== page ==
18. 18. 19 I meant it as a joke, but they all took me seriously - so seriously that I began to believe it myself. Everybody sympathized with me for having Storm Trooper as a room- mate, but I really wasn't that upset about it. He left me alone as long as I kept my area clean, and in fact having him as my room-mate made things easier for me in many ways. He did all the cleaning, he took care of sunning the mattresses, he threw out the rubbish. He'd give a sniff and suggest a bath for me if I'd been too busy to wash for a few days. He'd even point out when it was time for me to go to the barber's or trim my nasal hair. The one thing that bothered me was the way he would spray clouds of insecticide if he noticed a single fly in the room, because then I had to take refuge in a neighbouring shitpile. Storm Trooper was studying geography at a national university. As he told me the first time we met, "I'm studying m-m-maps." "You like maps?" I asked. "Yup. When I graduate, I'm going to work for the Geographical Survey Institute and make m-m-maps." I was impressed by the variety of dreams and goals that life could offer. This was one of the very first new impressions I received when I came to Tokyo for the first time. The thought struck me that society needed a few people - just a few - who were interested in and even passionate about mapmaking. Odd, though, that someone who wanted to work for the government's Geographical Survey Institute should stutter every time he said the word "map". Storm Trooper often didn't stutter at all, except when he pronounced the word "map", for which it was a 100 per cent certainty. "W what are you studying?" he asked me. "Drama," I said. "Gonna put on plays?" "Nah, just read scripts and do research. Racine, lonesco, Shakespeare, stuff like that." He said he had heard of Shakespeare but not the others. I hardly knew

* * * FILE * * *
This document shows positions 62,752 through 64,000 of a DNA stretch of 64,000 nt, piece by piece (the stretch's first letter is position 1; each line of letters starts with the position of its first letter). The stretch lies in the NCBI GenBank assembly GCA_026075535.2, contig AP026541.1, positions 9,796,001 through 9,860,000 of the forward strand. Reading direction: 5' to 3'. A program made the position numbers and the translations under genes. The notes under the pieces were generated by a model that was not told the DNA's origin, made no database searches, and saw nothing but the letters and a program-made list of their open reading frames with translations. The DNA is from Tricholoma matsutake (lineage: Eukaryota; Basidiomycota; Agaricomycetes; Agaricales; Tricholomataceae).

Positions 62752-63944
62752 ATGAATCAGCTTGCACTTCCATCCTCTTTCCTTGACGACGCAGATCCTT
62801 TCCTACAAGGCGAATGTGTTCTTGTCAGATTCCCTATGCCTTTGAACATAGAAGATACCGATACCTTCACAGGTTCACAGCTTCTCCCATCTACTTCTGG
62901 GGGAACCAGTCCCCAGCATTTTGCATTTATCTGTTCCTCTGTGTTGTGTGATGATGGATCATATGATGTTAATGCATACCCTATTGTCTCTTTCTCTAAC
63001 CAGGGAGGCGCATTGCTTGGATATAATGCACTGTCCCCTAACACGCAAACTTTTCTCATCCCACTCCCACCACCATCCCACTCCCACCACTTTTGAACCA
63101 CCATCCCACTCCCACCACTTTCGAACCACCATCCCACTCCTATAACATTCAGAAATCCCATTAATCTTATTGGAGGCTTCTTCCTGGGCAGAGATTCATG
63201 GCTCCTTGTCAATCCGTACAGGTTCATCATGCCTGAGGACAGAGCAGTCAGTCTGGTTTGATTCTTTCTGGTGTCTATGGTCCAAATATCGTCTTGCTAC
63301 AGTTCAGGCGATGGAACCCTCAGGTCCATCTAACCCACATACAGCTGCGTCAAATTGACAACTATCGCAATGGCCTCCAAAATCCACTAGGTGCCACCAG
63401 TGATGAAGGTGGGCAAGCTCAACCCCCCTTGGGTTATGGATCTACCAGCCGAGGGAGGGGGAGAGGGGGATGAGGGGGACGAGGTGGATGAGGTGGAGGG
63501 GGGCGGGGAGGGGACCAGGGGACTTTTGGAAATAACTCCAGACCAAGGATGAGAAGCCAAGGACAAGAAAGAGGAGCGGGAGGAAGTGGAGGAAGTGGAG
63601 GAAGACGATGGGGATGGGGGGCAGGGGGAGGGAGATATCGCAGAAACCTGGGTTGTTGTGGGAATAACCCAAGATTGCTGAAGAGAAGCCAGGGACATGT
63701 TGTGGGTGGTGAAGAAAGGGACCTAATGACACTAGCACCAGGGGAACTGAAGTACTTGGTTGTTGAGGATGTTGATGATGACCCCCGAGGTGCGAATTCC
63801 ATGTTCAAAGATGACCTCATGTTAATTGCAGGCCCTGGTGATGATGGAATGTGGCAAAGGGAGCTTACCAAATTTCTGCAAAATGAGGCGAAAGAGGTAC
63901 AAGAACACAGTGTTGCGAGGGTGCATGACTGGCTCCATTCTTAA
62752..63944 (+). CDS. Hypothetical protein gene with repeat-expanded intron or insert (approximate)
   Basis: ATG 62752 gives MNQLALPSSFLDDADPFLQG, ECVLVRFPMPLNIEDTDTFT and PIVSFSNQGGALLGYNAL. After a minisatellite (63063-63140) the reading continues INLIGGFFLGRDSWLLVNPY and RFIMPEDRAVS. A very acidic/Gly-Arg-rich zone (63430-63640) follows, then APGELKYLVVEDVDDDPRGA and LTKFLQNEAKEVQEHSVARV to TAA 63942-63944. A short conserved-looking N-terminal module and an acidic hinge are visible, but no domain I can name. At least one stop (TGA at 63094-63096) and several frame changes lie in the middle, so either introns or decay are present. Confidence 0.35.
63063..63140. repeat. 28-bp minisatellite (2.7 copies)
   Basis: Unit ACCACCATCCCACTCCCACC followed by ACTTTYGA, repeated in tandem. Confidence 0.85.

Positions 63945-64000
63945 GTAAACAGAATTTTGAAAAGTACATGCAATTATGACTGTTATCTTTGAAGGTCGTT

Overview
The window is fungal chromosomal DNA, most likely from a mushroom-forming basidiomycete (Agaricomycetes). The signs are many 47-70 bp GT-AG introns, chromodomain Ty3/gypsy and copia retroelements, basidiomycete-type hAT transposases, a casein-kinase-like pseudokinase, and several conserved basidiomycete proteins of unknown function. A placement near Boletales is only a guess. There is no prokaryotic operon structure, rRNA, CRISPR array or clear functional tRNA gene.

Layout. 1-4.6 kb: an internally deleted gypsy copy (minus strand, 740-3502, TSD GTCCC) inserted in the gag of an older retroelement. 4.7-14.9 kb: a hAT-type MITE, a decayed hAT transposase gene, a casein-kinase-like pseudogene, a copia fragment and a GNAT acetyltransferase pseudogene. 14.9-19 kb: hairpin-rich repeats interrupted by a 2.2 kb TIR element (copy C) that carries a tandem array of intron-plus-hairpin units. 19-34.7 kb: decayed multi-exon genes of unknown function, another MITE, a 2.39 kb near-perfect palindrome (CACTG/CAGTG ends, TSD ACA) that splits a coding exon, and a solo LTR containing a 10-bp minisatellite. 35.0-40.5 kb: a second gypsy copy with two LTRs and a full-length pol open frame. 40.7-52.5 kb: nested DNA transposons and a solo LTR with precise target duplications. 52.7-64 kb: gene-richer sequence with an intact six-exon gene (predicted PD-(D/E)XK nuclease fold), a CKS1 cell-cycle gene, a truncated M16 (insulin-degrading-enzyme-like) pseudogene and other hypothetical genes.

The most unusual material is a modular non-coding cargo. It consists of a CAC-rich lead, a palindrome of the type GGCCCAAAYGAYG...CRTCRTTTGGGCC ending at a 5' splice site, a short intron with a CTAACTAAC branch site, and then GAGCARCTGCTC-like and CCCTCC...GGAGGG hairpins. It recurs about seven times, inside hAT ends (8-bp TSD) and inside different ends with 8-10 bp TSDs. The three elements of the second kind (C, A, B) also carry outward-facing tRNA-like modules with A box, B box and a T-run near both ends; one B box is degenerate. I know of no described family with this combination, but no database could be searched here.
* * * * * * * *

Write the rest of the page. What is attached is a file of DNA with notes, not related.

19. 19. 20 anything about the others myself, I'd just seen their names in lecture handouts. "You like plays?" he asked. "Not especially." This confused him, and when he was confused, his stuttering got worse. I felt sorry I had done that to him. "I could have picked anything," I said. "Ethnology, Asian history. I just happened to pick drama, that's all," which was not the most convincing explanation I could have come up with. "I don't get it," he said, looking as if he really didn't get it. "I like m- m-maps, so I decided to come to Tokyo and get my parents to s-send me money so I could study m-m-maps. But not you, huh?" His approach made more sense than mine. I gave up trying to explain myself. Then we drew lots (matchsticks) to choose bunks. He got the upper bunk. Tall, with a crewcut and high cheekbones, he always wore the same outfit: white shirt, black trousers, black shoes, navy-blue jumper. To these he would add a uniform jacket and black briefcase when he went to his university: a typical right-wing student. Which is why everybody called him Storm Trooper. But in fact he was totally indifferent to politics. He wore a uniform because he didn't want to be bothered choosing clothes. What interested him were things like changes in the coastline or the completion of a new railway tunnel. Nothing else. He'd go on for hours once he got started on a subject like that, until you either ran away or fell asleep. He was up at six each morning with the strains of "May Our Lord's Reign". Which is to say that that ostentatious flag-raising ritual was not entirely useless. He'd get dressed, go to the bathroom and wash his face - for ever. I sometimes got the feeling he must be taking out each tooth and washing it, one at a time. Back in the room, he would snap the wrinkles out of his towel and lay it on the radiator to dry, then return his toothbrush and soap to the shelf. Finally he'd do radio